# 5.5 Fisher Projection

For the discussions so far, the perspective formula with solid and dashed wedges have been used to represent the 3D arrangement of groups bonded to a chirality center. Other than that, there is another broadly applied formula for that purpose, that is the Fisher projection. A Fisher projection is a shortcut for showing the spatial group arrangement of a chirality center, it is more easily to be drawn and recognized, and is particularly useful for showing the structures with more than one chirality centers.

In Fisher projection, the chirality center is shown as the intersection of two perpendicular lines. **The horizontal lines represent the bonds point out of the plane, and the vertical lines represent the bonds that point behind the plane. **

**It is very important to keep in mind that the lines in Fisher projection are not just bonds, they represent the bonds with specific spatial arrangements and stereochemistry.**

**Assigning R/S Configuration in Fisher projection**

Taking the following compound as an example:

- Assign group priority as we usually do.

- If the lowest priority group (#4 group) is on a
**vertical**bond, determine the priority decrease direction from #1→#2→#3 as usual to get the configuration, clockwise isand counterclockwise is**R**.**S**

So, the example here is a * R*-isomer, and the complete name of the compound is (

**R**)-2-chlorobutane.

- If the lowest priority group is on a
**horizontal**bond (as the case in the following structure), determine the priority decrease direction as in step 2, then**reverse the answer to opposite**way, to get the final configuration.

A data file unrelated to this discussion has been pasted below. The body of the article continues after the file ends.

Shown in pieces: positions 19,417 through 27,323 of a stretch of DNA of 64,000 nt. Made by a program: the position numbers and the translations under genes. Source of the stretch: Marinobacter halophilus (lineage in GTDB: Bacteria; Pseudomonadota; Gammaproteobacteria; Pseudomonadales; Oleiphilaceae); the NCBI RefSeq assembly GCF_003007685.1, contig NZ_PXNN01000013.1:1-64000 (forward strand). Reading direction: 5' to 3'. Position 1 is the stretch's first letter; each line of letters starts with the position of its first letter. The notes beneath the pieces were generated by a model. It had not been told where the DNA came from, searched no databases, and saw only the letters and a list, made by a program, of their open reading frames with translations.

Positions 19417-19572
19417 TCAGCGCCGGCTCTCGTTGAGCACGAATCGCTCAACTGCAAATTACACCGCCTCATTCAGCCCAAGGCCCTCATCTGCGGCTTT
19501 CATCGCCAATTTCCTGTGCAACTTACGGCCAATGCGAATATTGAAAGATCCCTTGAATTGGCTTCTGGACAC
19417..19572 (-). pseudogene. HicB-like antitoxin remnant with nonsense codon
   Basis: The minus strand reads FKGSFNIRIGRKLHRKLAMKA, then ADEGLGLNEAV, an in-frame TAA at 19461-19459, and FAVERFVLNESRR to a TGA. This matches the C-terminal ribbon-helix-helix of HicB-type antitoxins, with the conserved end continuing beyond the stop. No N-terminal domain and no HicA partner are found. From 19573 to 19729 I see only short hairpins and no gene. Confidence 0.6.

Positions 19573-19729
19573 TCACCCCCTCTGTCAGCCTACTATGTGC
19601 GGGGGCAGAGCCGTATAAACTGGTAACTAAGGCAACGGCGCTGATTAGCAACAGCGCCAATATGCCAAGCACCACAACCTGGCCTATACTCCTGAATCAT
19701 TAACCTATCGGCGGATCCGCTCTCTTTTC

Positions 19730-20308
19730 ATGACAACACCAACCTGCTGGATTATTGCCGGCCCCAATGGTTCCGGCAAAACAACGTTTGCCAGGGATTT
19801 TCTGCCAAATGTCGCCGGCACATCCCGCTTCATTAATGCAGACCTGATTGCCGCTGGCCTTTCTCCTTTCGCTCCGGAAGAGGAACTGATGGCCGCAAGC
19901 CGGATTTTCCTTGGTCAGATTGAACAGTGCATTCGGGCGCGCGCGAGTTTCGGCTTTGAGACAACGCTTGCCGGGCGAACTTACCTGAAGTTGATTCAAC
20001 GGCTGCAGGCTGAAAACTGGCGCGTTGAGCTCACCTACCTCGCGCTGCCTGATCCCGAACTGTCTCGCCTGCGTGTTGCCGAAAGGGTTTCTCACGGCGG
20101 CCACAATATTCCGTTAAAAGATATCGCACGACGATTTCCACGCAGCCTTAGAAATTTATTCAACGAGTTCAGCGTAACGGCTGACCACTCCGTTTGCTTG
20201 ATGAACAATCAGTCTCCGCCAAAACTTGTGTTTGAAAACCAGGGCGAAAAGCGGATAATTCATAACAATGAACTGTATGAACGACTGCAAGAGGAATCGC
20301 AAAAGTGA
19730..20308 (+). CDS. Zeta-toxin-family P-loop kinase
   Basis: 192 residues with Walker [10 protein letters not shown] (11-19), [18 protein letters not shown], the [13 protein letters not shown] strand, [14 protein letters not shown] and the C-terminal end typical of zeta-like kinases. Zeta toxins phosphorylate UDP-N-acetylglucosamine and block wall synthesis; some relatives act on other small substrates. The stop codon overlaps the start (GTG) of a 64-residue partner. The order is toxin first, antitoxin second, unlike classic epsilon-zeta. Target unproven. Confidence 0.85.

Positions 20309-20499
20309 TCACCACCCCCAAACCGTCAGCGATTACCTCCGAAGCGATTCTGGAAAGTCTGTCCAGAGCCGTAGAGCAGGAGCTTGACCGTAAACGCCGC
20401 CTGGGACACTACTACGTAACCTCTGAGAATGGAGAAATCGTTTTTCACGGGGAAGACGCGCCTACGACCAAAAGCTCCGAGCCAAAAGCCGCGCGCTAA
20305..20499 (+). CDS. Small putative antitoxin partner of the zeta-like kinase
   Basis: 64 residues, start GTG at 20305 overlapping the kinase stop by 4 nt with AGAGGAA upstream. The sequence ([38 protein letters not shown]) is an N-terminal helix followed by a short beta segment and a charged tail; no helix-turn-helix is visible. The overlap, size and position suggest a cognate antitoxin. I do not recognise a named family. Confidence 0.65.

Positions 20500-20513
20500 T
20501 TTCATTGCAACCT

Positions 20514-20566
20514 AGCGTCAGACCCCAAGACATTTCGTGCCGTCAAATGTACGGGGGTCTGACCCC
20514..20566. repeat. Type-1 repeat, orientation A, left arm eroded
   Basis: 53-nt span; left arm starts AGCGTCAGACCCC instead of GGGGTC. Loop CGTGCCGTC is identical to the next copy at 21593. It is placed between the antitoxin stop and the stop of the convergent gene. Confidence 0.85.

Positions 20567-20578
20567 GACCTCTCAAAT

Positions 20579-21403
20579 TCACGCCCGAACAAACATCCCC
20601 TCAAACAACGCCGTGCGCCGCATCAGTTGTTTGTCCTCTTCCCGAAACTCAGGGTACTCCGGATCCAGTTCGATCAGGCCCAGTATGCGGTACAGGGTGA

So, the example here is a * S*-isomer, and the complete name of the compound is (

**S**)-2-chlorobutane.

Exercises 5.6

Explain that why in step 3 of the above procedure, the answer should be **reversed** to get the final (actual) configuration?

Answers to Practice Questions Chapter 5

Exercises 5.7: Indicate the configuration of the following structures.

**Properties of Fisher projection**:

1. One switch (interchange) of two groups in a Fisher projection invert the configuration, two switches bring the original isomer back.

For above structures:

- one switch of
**A**leads to**B**,**A**and**B**are enantiomers; - one switch of
**B**leads to**C**,**B**and**C**are enantiomers; - two switches of
**C**leads to**A, A**and**C**are identical.

2. Rotate the Fisher projection 180º get same structure, with the configuration retained.

- 180º rotation of
**A**leads to**B**,**A**and**B**are identical.

3. Rotate the Fisher projection 90º get the configuration inverted.

- 90º rotation of
**A**leads to**B**,**A**and**B**are enantiomers.

**Do NOT rotate the Fisher projection 90º, unless you have to. Keep in mind that the configuration get inverted by 90º rotation.**